Uses This

Interview

What do people use to get the job done?

Viviane Schwarz

Viviane Schwarz

Writer, illustrator, creator

Who are you, and what do you do?

I am Viviane Schwarz. I write, illustrate and design interactive books, and I do related other work involving game design and improvisation.

What hardware do you use?

Mostly paper, from the A5 sketchbooks I carry over cartridge sheets for dummy making to the massive rolls of corrugated cardboard I use to build interactive mazes and other installations.

I collect tools. I like to have the right tool for every job, and no one else is allowed near them.

I make my own drawing tools: pens and brushes assembled from parts, hand cut nibs and animal hair.

My main digital workstation is a table I built myself with an old cintiq tablet built into the surface run by an iMac. I always have some low spec laptop to take to work away from my desk, usually some netbook running Xubuntu - at the moment it's a pi-top which works surprisingly well. I'm running Ubuntu MATE on it, but I'm keeping a few other OS' on SD cards in a paper envelope sellotaped into the casing, just in case.

I work away from home a lot, in libraries and cafes. Then I just use whatever device is in my bag that day and log into Google Drive, and if the project needs any specific tools I am likely to have them coded or use whatever is available - my work is so varied that there is little overlap of software between projects. I often need tools for just one specific task, so I buy them from the developer as needed and then might not use them again for years, if ever.

One of my most important work tools is a bingo wheel which I throw wooden balls in labelled with the projects I need to work on - I've found it absolutely impossible to run a schedule based on priority, they all need work all the time and thinking about which one is the most pressing is just wasting time. I spin out a project, set a timer and work on it for half an hour or an hour to take it forward, then I spin again until it's time to stop working. It sounds quite ridiculous but it beats every other system I've ever tried for productivity; you just have to make sure the right balls are in the cage, throw in more if a deadline is approaching or take some out if something gets less urgent. Statistically, as long as it all gets done on time, who cares what order it happened in?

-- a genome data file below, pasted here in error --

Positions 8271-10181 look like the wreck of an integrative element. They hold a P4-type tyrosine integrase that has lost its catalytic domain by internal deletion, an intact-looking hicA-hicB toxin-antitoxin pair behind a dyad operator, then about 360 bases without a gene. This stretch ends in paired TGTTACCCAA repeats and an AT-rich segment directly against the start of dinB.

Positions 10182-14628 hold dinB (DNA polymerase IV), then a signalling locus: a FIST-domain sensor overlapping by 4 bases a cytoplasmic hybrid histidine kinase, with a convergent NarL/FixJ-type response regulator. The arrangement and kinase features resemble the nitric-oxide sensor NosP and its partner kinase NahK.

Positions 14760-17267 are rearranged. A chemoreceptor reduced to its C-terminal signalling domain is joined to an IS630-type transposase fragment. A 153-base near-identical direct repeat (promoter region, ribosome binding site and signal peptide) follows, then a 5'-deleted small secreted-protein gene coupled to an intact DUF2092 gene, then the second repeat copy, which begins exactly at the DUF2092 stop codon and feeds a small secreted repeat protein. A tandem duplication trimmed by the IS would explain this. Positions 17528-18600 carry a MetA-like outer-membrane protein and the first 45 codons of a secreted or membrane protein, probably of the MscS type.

And what software?

I use Scrivener to write novels, it's frustrating that it doesn't work on mobile devices but it's still worth the fuss of carrying a laptop for writing.

For the illustration work I use Adobe CS5, to be fully compatible with my main publisher. I'm expecting to change back to GIMP eventually, there's no way I'll start renting Adobe, although I don't know how to replace InDesign.

I do most of my development work on paper, then I photograph or scan it if needed. Gmail is so searchable now that it has replaced Evernote for me. Most of the devices I use run Linux, but the specifics vary depending on what the device is used for in the project and what it can run. For example, last time I needed a teleprompter, I built it from an old eeepc, some open source teleprompting software (I forgot which) and a picture frame, a black petticoat and some gaffer tape. I added a USB controller from a Makey Makey and a breadboard because that was still to hand from a workshop teaching kids to make video games that week. By the end of the day it's all back in its respective drawers. If I'd been in a hurry I'd just have taped my mobile to the camera tripod and scrolled through the text with a spare Bluetooth keyboard. The best solution is usually the one that's to hand when you need it.

What would be your dream setup?

A studio with brick walls and concrete floor, printing equipment, some work benches, big shelves. Enough space to be as analogue as I like.